Nominated under section 15 of the Constitution to fill the casual vacancy occasioned by (Sir) John Gorton's transfer to the House of Representatives, Greenwood entered the Senate in 1968 and was to be returned at four elections. He was minister for health from March to August 1971 in (Sir) William McMahon's administration, then attorney-general until the defeat of the government in December 1972. Deputy-leader of the Opposition in the Senate in 1972-75, Greenwood was spokesman on attorney-general matters and the Australian Capital Territory. In December 1975 the Liberal and Country parties regained power under Malcolm Fraser: Greenwood was appointed deputy-leader of the government in the Senate, and minister for environment, housing and community development.

Although Greenwood maintained his interest in civil liberties throughout his career, there were some who thought that he had begun to move to the right once he entered parliament. As attorney-general, he asserted that there was no evidence to support Labor Party allegations that a right-wing Croatian terrorist organization was operating in Australia; his uncompromising approach to law-and-order issues earned him the nickname 'Ivor the Terrible'; and, in the mid-1970s, he showed a distinct lack of enthusiasm for such initiatives as the liberalization of the divorce laws.

Greenwood's apparent assumption of the mantle of a social conservative distanced him from his old friend Missen who had remained on the left wing of the Liberal Party. For his own part, Greenwood could have claimed that he had not changed, and that popular issues should not be slavishly followed lest they undermine institutions which were of greater long-term value to individuals. He was a conservative in that he opposed change unless an overwhelming and logical case were made out for it. Nevertheless, in 1976 he was looking forward to the opportunities his new portfolio presented for 'fashioning [and] moulding' an improved quality of life for Australians.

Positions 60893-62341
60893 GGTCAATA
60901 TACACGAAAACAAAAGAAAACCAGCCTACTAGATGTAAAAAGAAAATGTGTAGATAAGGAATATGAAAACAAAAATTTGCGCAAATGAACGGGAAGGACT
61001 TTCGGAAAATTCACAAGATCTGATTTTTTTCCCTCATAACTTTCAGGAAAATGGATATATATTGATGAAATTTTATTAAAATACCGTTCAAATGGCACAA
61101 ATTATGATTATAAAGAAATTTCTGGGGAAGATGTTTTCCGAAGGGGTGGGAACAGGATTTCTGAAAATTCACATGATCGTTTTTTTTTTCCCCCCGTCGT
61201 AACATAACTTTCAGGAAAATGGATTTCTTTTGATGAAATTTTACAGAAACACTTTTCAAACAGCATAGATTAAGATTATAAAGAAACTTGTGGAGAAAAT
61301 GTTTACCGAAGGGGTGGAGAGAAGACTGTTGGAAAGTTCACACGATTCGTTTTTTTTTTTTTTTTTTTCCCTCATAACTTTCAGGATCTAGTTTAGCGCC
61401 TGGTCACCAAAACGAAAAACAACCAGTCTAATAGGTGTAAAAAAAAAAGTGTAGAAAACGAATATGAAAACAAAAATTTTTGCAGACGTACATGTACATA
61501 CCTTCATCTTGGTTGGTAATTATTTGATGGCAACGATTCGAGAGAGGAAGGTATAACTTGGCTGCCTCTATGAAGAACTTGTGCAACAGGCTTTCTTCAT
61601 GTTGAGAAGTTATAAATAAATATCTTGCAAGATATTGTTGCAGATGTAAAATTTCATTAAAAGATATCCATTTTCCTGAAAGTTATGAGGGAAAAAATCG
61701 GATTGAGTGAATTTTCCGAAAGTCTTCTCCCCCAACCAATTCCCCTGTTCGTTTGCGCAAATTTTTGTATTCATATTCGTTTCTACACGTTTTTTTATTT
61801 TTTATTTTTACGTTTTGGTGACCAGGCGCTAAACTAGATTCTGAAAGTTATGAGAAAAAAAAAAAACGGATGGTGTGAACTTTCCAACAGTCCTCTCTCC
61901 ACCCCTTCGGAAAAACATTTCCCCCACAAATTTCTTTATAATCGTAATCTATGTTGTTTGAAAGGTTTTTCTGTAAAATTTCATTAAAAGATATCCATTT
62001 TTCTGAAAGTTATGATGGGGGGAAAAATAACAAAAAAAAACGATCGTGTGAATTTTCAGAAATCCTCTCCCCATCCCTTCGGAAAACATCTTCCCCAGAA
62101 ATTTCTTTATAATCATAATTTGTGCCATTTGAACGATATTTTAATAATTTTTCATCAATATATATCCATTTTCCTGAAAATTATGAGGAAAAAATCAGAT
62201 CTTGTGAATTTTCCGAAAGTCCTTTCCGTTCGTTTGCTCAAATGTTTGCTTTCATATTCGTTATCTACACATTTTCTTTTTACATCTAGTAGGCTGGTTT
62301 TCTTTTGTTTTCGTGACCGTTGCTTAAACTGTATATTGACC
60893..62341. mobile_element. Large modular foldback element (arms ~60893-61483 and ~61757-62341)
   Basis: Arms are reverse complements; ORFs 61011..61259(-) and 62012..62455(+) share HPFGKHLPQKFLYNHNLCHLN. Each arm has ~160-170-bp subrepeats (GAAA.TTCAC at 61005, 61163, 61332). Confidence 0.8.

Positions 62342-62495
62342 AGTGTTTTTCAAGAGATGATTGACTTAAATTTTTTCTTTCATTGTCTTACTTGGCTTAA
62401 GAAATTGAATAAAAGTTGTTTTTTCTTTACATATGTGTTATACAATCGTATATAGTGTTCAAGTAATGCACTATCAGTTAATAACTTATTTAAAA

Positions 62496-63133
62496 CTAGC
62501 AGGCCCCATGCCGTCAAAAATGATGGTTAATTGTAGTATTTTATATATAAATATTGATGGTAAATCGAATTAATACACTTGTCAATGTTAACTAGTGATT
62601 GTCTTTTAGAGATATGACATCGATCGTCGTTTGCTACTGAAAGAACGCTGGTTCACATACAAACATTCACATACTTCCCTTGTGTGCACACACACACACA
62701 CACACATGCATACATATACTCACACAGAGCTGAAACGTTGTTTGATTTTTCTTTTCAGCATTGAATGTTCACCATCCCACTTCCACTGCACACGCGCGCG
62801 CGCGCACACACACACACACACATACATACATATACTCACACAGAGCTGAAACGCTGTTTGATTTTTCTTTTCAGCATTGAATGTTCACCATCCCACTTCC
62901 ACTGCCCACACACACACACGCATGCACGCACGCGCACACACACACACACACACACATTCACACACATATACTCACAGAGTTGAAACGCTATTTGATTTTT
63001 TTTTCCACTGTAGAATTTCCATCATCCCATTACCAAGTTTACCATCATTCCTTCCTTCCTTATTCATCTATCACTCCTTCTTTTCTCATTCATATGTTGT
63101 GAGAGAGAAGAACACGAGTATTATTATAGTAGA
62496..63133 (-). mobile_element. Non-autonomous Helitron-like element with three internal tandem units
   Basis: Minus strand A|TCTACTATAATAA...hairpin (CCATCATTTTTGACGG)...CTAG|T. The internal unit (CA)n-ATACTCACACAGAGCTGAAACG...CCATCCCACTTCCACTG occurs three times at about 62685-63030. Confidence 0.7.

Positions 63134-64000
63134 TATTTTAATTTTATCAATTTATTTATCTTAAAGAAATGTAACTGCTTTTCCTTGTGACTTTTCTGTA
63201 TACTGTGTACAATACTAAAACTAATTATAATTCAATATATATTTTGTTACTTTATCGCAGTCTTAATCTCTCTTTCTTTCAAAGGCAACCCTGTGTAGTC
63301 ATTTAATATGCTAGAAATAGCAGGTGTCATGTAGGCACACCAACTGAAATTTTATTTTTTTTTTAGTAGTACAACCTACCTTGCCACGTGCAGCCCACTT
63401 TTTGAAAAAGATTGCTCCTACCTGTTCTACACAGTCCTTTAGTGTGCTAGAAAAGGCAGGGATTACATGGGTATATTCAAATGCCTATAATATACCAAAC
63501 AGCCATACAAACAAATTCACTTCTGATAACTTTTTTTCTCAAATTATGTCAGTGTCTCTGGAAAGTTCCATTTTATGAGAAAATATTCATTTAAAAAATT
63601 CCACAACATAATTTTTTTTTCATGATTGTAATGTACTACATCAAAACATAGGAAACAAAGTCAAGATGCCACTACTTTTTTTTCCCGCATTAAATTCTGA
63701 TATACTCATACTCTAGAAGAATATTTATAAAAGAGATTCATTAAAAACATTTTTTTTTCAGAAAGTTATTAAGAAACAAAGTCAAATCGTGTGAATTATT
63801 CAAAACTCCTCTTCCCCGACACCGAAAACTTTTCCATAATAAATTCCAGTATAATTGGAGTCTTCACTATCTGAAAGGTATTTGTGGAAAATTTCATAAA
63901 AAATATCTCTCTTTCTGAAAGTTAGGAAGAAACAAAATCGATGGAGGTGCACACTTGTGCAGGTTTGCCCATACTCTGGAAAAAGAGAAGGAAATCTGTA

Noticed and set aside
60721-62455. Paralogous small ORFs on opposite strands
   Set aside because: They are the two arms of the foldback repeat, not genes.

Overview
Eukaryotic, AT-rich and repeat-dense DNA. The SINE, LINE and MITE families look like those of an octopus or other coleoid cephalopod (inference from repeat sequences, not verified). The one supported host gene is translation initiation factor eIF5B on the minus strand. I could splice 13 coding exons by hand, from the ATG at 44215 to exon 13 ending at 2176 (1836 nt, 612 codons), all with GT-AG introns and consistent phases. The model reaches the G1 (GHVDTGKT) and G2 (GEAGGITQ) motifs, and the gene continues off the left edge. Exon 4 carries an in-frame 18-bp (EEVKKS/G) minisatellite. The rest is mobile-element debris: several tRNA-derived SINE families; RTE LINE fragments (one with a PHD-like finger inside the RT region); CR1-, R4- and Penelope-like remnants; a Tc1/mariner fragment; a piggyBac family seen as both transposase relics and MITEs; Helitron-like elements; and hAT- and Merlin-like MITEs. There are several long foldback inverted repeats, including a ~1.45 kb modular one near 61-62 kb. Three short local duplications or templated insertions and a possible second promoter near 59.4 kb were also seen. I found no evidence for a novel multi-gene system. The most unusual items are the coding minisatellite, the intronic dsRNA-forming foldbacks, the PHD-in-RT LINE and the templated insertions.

In May Greenwood fell gravely ill; two months later he was relieved of his ministerial duties. It was a severe blow for the Liberal Party. There were those who thought that he could have transferred to the House of Representatives and that the office of prime minister was not beyond his reach. While somewhat dour in appearance and sombre in manner, he was highly principled, intelligent and articulate. In whatever cause he took up, he was known for his meticulous research and preparation for debate, his forceful and dogmatic presentation, and his absolute conviction. He did not engage in personal abuse. The strongest remark he made of an opponent was, 'But he means well'. Greenwood was devoted to his family and loyal to his staff. He was a lay preacher at the Church of Christ, Hartwell, Melbourne. Survived by his wife, son and daughter, he died of an acute heart attack with anoxic cerebral complications on 13 October 1976 at Parkville and was cremated.

Select Bibliography

  • A. Hermann, Alan Missen (Canb, 1993)
  • Sydney Morning Herald, 26 Oct 1971
  • Age (Melbourne), 26 June 1972, 1 Jan 1976
  • Canberra Times, 14 Oct 1976
  • private information.

Related Entries in NCB Sites

Citation details

N. A. Brown, 'Greenwood, Ivor John (1926–1976)', Australian Dictionary of Biography, National Centre of Biography, Australian National University,, published first in hardcopy 1996, accessed online 26 May 2024.

This article was published in hardcopy in Australian Dictionary of Biography, Volume 14, (Melbourne University Press), 1996

View the front pages for Volume 14

© Copyright Australian Dictionary of Biography, 2006-2024

Ivor John Greenwood (1926-1976), by Alan Charles Moir, 1970s

Ivor John Greenwood (1926-1976), by Alan Charles Moir, 1970s

National Library of Australia, nla.pic-an24092848

Life Summary [details]


15 November, 1926
North Melbourne, Melbourne, Victoria, Australia


13 October, 1976 (aged 49)
Parkville, Melbourne, Victoria, Australia

Religious Influence

Includes the religion in which subjects were raised, have chosen themselves, attendance at religious schools and/or religious funeral rites; Atheism and Agnosticism have been included.